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Chris 23

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Hello,

This is my first posting concerning the possibility I may have ALS. I'm 44 years old and until recently I have been relatively healthy. I work from home and my occupation requires me at a computer for long periods of time and my lifestyle has become more sedentary the past couple of years. I'm not in messed up shape (not overweight, no high BP, low cholesterol) and do keep a balanced diet but I admit, I havent been as active as I once was. Anyway, this spring I started noticing pain in my calf. At first it did not alarm me too much- just was more annoying (feelings of RLS, minor muscle twitching) than anything. Then a pain started flaring up, felt like an electric shock and it would start in my foot and shoot up to my knee. Then some evenings it would move to my left forearm and I'd ice it. I figured maybe carpral tunnel? I used to be a guitarist and worked alot with my hands and forearms, I just didnt know if these two twitches or muscle spasms were related. After weeks of Google searches and anxiety ridden self diagnosis' I went to the hospital. Here they ran a set of blood work to rule out issues like diabetes, deep vein thrombosis, heart disease etc,. They did an xray where they found a mass on my gastrocnemius muscle that prompted an ultra sound. In short, they only found a mass of fatty tissue and brought up an old 'traumatic injury' on my calf that I never had- I was perplexed. After this I went to my PCP where he referred me to orthopedics. The orthopedic noticed some slight atrophy on my left calf, some hyperflexia yet my strength was still good (could support my weight on my left foot, resistance tests were good). An EMG was done and the neurologist didn't find anything out of the ordinary except for a slight leak in my L4-L5. A series of MRI's were ordered and the results from these were more of the same, fatty atrophy on my gastrocnemius muscle and a small Bakers cyst behind my left knee. My follow up appointment again was fruitless, the doctor said they 'hit a wall' and need to run further tests to rule out ...ALS.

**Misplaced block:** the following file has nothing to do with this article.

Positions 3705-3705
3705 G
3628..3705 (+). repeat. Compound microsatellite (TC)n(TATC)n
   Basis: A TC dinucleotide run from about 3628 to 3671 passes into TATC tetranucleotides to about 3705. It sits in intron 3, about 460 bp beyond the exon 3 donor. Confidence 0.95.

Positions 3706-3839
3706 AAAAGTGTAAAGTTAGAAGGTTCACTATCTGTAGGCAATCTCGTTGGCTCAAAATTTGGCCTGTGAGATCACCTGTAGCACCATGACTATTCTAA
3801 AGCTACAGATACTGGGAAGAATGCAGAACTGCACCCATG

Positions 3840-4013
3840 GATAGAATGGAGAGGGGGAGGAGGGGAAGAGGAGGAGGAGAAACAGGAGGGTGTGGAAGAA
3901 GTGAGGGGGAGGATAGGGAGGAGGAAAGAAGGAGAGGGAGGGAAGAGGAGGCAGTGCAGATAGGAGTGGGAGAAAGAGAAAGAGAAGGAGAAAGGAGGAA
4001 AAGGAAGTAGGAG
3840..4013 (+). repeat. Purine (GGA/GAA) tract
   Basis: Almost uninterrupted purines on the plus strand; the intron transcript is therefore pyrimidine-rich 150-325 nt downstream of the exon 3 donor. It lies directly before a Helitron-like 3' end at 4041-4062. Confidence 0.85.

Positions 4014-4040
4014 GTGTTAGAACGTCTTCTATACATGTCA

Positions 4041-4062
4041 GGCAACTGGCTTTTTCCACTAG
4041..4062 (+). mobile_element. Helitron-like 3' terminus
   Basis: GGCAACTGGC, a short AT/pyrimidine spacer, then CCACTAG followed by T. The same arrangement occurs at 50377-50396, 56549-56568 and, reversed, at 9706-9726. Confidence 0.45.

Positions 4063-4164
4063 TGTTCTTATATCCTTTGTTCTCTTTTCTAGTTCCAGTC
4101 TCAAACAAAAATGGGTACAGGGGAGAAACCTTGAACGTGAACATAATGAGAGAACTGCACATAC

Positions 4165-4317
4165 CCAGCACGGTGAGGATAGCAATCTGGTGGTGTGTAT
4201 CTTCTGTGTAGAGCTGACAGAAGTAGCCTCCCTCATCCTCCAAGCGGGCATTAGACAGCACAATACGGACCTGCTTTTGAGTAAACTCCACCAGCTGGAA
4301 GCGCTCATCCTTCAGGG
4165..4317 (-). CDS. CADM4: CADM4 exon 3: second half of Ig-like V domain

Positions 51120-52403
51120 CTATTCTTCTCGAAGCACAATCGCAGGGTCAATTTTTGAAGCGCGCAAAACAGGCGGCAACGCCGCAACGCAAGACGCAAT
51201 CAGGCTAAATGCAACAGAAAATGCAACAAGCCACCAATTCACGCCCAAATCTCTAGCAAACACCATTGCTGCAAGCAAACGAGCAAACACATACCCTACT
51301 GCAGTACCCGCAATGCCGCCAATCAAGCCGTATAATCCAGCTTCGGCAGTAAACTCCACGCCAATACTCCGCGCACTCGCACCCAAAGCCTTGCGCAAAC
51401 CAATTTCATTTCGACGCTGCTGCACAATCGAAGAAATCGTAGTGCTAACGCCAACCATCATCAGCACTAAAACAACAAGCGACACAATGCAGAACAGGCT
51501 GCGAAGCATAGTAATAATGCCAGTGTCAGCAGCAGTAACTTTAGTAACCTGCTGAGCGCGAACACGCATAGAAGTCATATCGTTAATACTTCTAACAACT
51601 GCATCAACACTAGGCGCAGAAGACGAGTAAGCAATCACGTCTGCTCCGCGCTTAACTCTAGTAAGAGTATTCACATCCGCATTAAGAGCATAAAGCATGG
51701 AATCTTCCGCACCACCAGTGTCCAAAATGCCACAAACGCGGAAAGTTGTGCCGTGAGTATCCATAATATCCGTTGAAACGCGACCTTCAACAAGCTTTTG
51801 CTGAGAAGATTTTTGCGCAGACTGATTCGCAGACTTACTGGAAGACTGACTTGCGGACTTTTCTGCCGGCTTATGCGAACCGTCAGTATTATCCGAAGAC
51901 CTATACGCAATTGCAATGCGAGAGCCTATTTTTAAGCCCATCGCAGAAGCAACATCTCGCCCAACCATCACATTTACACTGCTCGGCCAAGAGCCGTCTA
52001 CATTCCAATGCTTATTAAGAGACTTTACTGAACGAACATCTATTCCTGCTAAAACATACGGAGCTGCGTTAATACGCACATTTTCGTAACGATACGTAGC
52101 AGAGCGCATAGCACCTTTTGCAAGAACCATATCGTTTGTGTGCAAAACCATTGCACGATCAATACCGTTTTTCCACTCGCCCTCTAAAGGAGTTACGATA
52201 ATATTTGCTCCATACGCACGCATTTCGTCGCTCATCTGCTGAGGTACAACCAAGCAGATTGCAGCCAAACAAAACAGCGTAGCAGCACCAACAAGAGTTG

This was my introduction to ALS. I realise he said 'rule out' this disease but it has been planted in my head and for the past month I have been in an extreme fight or fight mode. I am currently waiting for my next EMG visit. In the mean time, I see a chiropractor weekly (I started going to him back in 2010 when I was diagnosed with Chronic Pelvic Pain Syndrome, or CPPS for short)- he keeps me functioning and the pain from the Bakers cyst at bay. I have also started sessions with a deep tissue massage therapist. If anyone has done deep tissue massage therapy then you'd know- it can be painful. After one visit I felt wonderful. I came home and my energy seemed to return instantly. The best part was I noticed (or hoped I saw) improvement in my left calf muscle- the curvature seemed to be coming back. Before when I looked down at the inside of my leg- it looked straight, now after my first appointment a little curve seemed to be forming, I still had the dent on the base of the muscle but I felt some relief. Yet in the past week it seemed to shrink back up some. I just don't know if this is ALS or some other neurological disorder. I have noticed a decrease In size in my left arm, forearm and especially in the triceps and a little wasting in my left shoulder and lat area. I have my yearly physical on Monday, Tuesday I go back to see my deep tissue massage therapist while I wait for the next EMG appointment. I try and relax but it is very hard. A roller coaster of hope then pessimism then confusion. I guess I am curious if anyone has any suggestions, I am very new to this and I hope so much it is not ALS but if not that, then what could be going on. Lately my nerves fire like crazy (as I write this, one is twitching in my left arm) but that can definitely be chalked up to anxiety. Some days it's hard to breathe but nights seem better for me, like I can kind of relax and let the anxiety take a break. I've been working out with light weights and wonder if I could be doing more harm than good.